Black Hole Spews Jets in New Telescope's First Image
This is a wide-field composite e-Merlin (radio) and Hubble Space Telescope (optical) image of the Double Quasar. The lensed quasar images are visible as the two bright objects, one above the other. The radio emission seen by e-Merlin is produced by the central black hole in both lensed images. The image also shows radio emission thought to be associated with the black hole at the centre of the lensing galaxy (just above the lower quasar image) and the radio jet arcing away from the upper quasar image.
Credit: Jodrell Bank Centre for Astrophysics, University of Manchester

A new array of radio telescopes has captured its first images, showing a huge jet blasting away from a galaxy with a powerful black hole at its heart.

The images, taken by the e-Merlin telescope array in the United Kingdom, depict a jet of radio emissions arcing away from a distant quasar 9 billion light-years from Earth. Quasars — the central regions of galaxies dominated by energy-spewing supermassive black holes — are some of the brightest objects in the universe.

This particular object is known as the "Double Quasar," because its light gets bent around a foreground galaxy — one closer to Earth — by the curvature of space. This warping of space results in a "gravitational lens" that produces multiple, magnified images of the same quasar, scientists said. [New image of the Double Quasar]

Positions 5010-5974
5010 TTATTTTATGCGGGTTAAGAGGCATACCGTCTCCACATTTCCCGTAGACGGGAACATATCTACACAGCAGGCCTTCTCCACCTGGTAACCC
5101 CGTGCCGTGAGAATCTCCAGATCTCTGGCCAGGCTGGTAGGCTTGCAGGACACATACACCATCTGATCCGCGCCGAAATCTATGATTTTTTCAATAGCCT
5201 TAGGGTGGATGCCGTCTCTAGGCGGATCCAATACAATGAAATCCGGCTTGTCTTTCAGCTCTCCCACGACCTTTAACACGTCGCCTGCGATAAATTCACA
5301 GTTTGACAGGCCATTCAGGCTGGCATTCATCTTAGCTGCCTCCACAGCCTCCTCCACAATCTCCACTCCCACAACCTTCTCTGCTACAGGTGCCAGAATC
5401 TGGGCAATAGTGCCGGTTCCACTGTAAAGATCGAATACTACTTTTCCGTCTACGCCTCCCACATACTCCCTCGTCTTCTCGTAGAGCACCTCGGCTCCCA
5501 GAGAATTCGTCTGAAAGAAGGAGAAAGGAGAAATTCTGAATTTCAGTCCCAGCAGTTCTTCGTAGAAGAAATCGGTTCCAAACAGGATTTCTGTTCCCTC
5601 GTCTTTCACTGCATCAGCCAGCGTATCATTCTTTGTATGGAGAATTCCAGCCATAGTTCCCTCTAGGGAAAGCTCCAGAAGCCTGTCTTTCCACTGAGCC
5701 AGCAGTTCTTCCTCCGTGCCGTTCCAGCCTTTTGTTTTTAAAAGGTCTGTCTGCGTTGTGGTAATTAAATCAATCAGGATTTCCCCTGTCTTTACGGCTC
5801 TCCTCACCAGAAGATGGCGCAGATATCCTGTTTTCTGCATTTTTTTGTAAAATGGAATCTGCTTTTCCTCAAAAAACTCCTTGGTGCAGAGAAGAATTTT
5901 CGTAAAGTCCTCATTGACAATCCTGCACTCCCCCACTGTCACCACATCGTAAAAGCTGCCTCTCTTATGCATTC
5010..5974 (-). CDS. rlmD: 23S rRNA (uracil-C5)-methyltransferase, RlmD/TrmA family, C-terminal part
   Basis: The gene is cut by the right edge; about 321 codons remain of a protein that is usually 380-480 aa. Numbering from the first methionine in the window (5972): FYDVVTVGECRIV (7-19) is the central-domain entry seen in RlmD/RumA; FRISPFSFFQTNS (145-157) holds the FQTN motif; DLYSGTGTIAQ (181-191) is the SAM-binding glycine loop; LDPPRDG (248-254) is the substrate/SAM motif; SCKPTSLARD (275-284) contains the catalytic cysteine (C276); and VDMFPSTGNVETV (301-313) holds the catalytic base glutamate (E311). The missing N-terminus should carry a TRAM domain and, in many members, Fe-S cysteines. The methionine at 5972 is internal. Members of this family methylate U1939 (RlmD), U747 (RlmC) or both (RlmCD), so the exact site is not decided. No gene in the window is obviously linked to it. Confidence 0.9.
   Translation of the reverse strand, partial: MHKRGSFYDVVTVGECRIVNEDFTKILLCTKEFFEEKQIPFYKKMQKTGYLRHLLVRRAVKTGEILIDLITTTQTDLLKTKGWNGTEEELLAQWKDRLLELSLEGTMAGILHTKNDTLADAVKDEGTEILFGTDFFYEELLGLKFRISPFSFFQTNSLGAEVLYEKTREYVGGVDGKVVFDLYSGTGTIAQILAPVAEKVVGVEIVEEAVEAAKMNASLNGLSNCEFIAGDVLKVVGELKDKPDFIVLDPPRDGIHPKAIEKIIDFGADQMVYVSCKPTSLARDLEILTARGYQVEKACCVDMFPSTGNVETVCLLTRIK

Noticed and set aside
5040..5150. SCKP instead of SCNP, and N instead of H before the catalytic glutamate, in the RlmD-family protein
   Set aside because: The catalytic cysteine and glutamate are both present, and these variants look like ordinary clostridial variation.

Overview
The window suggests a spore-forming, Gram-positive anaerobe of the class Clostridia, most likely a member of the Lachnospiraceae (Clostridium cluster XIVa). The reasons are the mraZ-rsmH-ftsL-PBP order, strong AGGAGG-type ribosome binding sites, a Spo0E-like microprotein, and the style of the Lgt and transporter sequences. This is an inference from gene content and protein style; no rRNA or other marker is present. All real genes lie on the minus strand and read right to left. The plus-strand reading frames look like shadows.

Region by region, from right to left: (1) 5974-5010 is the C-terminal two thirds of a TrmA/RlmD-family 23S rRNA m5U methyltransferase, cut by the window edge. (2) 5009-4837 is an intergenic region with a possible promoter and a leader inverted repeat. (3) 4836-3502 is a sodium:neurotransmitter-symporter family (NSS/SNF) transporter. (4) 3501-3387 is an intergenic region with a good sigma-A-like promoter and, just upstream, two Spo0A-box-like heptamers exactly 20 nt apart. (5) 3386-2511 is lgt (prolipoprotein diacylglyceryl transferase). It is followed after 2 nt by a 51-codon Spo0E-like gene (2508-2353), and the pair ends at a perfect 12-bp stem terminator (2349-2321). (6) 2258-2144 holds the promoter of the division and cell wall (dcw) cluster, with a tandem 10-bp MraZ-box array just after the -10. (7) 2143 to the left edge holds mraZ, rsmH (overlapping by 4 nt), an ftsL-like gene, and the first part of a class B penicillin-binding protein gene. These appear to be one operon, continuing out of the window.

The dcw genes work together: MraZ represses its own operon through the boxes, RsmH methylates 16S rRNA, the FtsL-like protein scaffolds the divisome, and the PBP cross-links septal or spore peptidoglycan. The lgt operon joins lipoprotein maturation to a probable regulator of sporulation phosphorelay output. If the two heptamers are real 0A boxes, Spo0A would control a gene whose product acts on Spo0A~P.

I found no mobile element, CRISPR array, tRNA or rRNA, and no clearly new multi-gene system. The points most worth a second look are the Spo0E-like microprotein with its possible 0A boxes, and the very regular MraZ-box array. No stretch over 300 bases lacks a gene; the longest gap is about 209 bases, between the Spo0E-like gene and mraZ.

The foreground galaxy responsible for the lensing effect is also visible in some of the new images, just above the lower quasar. The radio light seen in the e-Merlin image suggests that this galaxy, too, harbors a black hole, albeit somewhat smaller.

"This first image of the Double Quasar clearly demonstrates how useful e-Merlin is going to be in our studies of gravitational lenses," Neal Jackson of the University of Manchester said in a statement. "By mapping the bending of light by mass, we will be able to study the way in which both stars and dark matter are distributed in galaxies and how this changes as the universe evolves."

By serving as the U.K.'s national facility for radio astronomy, e-Merlin will allow astronomers to address key questions relating to the origin and evolution of galaxies, stars and planets, researchers said.

The array is now set to produce increasingly detailed radio images of stars and galaxies, using seven telescopes spread up to 137 miles (220 kilometers) apart across the U.K. working as one. Such widely spread telescopes function as a sort of zoom lens, allowing astronomers to study the fine details of astronomical events out toward the edge of the observable universe, researchers said.

"We are very much looking forward to the new scientific results that will flow from the telescope over the coming years," said Simon Garrington, director of e-Merlin at the University of Manchester.